when the country joined the euro, the revised figure was 3.4 per cent, compared
with the official 1.8 per cent.
Eurostat had already reported how Greece consistently gave false figures in
subsequent years, culminating in the claim in 2003 that its deficit was 1.7 per
cent, when it was 4.6 per cent. The distortions have been attributed to a number
of causes, including the mis-recording of military expenditure and the treatment
of a social security fund.
PM mulls action to restore ND unity
Costas Karamanlis is preparing to go on the offensive in a bid to wipe out
internal wrangles within New Democracy, caused by opposition to certain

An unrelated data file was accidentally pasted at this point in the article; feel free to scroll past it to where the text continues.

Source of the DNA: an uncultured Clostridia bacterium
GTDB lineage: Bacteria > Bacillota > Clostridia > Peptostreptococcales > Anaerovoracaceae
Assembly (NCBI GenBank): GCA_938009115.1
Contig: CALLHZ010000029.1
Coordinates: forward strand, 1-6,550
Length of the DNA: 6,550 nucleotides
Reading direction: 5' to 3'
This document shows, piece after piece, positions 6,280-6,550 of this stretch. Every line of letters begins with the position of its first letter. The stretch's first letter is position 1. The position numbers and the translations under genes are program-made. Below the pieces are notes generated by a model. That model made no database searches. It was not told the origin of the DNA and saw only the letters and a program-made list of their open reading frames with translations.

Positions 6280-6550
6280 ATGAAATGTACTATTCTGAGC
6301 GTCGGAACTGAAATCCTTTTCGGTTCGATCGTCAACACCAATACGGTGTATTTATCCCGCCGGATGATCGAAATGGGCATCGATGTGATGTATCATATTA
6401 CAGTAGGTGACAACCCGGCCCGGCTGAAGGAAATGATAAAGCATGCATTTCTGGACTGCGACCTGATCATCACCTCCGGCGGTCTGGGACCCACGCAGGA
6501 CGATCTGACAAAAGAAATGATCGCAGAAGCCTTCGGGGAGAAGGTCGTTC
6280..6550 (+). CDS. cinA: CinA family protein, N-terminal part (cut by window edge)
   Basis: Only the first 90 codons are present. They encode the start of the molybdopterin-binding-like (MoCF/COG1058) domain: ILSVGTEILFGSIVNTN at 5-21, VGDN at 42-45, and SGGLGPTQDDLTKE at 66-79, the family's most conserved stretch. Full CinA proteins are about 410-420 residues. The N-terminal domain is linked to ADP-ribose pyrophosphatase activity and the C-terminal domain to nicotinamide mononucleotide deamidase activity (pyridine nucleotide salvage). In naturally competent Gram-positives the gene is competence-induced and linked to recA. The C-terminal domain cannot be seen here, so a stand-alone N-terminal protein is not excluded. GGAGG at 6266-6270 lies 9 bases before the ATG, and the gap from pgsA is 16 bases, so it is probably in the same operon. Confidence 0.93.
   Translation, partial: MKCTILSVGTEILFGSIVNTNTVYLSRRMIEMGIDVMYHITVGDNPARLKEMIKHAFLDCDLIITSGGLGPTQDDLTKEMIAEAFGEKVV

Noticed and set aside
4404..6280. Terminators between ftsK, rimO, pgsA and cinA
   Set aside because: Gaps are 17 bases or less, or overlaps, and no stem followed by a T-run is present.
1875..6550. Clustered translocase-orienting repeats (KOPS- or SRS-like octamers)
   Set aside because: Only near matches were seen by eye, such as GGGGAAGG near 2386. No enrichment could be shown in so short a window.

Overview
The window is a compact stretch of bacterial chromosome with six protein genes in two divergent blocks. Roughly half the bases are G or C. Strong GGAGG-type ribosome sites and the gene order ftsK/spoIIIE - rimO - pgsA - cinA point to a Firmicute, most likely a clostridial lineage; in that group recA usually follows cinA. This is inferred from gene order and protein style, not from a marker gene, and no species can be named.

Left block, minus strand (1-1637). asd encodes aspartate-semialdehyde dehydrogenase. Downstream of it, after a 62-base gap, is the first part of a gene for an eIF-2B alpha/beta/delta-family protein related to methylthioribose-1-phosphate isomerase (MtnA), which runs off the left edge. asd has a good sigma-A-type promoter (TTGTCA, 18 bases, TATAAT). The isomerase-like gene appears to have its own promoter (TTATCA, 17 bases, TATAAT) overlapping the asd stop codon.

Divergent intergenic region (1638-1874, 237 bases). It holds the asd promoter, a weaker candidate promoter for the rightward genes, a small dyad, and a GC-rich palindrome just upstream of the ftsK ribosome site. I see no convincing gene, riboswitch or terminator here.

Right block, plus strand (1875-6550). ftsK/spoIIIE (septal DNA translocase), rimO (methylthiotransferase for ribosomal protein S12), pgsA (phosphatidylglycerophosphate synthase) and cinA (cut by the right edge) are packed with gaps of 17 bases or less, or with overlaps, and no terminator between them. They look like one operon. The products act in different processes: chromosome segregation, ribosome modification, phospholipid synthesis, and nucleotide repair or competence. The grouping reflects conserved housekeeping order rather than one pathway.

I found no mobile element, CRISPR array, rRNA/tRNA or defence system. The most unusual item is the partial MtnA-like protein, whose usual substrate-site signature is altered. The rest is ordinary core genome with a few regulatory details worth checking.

government policies from some MPs, party unionists and hardliners, sources close
to the prime minister told Kathimerini.
The ongoing dispute, as of January, involving cotton farmers, who are
threatening to blockade roads around the country if the government does not buy
up their excess produce, has brought the issue to the fore. Many leading
officials in the ND union (DAKE) are opposed to the government's refusal to give
in to farmers' demands.
New Democracy Secretary Evangelos Meimarakis has hinted at the possible
expulsion of some members from the party. However, sources indicate that polls
conducted on behalf of the Maximos Mansion suggests that the government may be
better off by refusing to be drawn into a public slanging match with its
internal critics. The theory seems to be that the more the unionists and others
criticize, the more it dispels the impression in the mind of the public that New
Democracy is simply satisfying the demands of its "own boys" and not
serving the greater good.